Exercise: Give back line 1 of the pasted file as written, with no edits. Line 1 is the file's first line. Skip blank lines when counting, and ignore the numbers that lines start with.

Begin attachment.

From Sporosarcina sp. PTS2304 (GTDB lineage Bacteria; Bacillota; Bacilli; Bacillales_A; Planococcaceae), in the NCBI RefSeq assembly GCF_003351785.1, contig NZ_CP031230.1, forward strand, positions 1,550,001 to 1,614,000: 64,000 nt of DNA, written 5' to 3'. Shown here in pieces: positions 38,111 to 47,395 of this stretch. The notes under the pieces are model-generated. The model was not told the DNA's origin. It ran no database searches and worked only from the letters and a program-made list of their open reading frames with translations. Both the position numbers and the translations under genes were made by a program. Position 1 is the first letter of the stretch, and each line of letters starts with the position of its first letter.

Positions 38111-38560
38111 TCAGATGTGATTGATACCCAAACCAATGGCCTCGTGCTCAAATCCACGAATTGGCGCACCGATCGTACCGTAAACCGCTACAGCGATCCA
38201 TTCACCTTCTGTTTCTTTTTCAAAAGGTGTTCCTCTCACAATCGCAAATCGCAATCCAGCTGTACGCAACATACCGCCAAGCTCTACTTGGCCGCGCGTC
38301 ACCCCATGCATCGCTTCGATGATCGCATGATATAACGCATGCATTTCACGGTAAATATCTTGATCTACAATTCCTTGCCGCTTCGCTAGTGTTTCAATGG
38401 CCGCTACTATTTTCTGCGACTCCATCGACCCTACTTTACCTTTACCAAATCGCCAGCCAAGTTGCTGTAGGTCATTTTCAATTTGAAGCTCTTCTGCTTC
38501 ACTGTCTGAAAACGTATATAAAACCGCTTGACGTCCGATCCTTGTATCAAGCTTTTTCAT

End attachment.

From Sporosarcina sp. PTS2304 (GTDB lineage Bacteria; Bacillota; Bacilli; Bacillales_A; Planococcaceae), in the NCBI RefSeq assembly GCF_003351785.1, contig NZ_CP031230.1, forward strand, positions 1,550,001 to 1,614,000: 64,000 nt of DNA, written 5' to 3'. Shown here in pieces: positions 38,111 to 47,395 of this stretch. The notes under the pieces are model-generated. The model was not told the DNA's origin. It ran no database searches and worked only from the letters and a program-made list of their open reading frames with translations. Both the position numbers and the translations under genes were made by a program. Position 1 is the first letter of the stretch, and each line of letters starts with the position of its first letter.